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A. Sehgal, H.J. Kaplan, C.C. Barr, T. Tezel; Is Choroidal Ischemia the Cause for Retinal Angiomatous Proliferation? . Invest. Ophthalmol. Vis. Sci. 2006;47(13):5167.
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To investigate the perfusion status of subfoveal choroid in patients with retinal angiomatous proliferation (RAP) in comparison with age–matched patients with exudative age related macular degeneration(AMD) without any evidence of RAP.
Fluorescein angiography (FA) and indocyanine green angiography (ICG) of 10 patients with RAP and 10 patients with other forms of exudative AMD are examined retrospectively to determine the perfusion status of the subfoveal choriod. Choroid perfusion defects were defined as patchy areas of hypofluorescence underneath the fovea not related to any blocking defect and persists throughout the fluorescein transit time. Perfusion status of the choroid was assessed by two independent observers in a blind fashion. Confounding effects of relative hypofluorescence due to pigment epithelial detachments were avoided by comparing its borders with the extent of choriocapillaris filling defects. Densitometric analysis were done in doubtful cases to differentiate the fluorescein intensities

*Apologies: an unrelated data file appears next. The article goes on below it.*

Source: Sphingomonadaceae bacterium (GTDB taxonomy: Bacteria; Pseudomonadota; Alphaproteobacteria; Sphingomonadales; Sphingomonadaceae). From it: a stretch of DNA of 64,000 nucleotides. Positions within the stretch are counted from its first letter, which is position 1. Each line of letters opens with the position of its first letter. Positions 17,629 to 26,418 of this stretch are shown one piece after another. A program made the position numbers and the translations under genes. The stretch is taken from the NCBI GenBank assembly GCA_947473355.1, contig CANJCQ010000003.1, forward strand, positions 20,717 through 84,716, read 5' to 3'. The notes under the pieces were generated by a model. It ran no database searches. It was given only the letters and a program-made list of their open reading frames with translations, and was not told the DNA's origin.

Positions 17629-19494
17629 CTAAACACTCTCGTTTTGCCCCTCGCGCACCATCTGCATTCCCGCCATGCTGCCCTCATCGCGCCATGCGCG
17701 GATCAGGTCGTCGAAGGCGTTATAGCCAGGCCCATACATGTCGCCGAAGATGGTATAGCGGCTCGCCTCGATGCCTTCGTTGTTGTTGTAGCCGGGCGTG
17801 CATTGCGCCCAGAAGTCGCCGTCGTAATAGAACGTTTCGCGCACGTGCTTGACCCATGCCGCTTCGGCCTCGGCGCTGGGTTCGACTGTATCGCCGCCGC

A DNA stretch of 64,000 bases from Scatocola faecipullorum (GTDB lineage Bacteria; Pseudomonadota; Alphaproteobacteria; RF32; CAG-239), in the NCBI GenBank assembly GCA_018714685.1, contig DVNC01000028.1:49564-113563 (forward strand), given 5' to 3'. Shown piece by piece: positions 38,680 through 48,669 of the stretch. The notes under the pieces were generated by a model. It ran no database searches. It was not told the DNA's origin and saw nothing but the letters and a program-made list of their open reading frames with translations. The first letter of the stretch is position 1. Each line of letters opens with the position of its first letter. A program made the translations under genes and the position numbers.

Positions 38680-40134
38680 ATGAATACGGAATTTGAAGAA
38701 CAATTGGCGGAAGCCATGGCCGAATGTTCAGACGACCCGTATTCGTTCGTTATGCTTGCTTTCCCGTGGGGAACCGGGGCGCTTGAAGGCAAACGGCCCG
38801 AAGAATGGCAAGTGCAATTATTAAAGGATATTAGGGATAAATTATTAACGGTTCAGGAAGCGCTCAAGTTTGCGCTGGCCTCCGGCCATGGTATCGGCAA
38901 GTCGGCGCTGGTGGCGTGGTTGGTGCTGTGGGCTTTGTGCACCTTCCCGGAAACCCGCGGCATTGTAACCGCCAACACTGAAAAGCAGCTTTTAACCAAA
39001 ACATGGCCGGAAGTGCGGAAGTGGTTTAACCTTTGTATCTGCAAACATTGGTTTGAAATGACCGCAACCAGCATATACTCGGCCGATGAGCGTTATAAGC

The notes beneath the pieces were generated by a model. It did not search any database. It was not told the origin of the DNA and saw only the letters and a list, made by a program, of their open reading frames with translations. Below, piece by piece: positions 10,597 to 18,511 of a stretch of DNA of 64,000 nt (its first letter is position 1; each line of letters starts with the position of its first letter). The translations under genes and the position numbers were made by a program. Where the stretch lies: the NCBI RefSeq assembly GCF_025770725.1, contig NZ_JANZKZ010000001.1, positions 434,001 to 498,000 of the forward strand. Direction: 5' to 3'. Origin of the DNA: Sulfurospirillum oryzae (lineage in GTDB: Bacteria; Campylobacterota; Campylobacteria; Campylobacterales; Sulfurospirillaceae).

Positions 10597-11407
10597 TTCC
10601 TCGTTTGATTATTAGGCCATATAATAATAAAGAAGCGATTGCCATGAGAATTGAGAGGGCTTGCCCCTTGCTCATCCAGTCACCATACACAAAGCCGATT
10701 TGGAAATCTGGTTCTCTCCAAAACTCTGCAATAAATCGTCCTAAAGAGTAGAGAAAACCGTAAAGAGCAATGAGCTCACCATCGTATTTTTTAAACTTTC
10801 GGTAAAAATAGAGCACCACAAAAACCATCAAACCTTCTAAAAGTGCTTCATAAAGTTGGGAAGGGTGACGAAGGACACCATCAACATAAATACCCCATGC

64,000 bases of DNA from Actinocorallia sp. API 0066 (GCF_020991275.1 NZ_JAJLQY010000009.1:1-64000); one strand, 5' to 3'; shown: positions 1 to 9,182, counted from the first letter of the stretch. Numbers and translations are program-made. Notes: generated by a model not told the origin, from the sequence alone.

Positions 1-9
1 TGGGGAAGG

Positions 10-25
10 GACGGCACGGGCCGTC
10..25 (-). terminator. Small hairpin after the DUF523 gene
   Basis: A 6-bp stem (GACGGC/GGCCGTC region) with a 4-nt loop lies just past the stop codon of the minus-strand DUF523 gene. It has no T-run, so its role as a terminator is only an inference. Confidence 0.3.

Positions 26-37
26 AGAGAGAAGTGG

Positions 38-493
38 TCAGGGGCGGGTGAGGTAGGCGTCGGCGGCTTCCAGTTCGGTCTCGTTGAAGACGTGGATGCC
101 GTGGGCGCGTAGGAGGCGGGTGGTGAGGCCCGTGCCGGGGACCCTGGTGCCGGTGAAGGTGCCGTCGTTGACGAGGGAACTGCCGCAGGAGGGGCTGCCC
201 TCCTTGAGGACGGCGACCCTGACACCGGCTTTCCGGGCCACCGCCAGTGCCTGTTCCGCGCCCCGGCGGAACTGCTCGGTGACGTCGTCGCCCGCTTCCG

Average age of the RAP cases were similar to non–RAP patients. 7/10 (70%) of eyes with RAP had evidence of foveal choroidal perfusion defects in the vicinity of RAP on ICG/FA compared to only 1/10 (10%) patients with AMD.
Our results indicate that patients with RAP have a significantly higher rate of choroidal filling defects. Choroidal ischemia may create the angiogenic stimulus and induce unidirectional growth of retinal neovascularization towards the subfoveal space.
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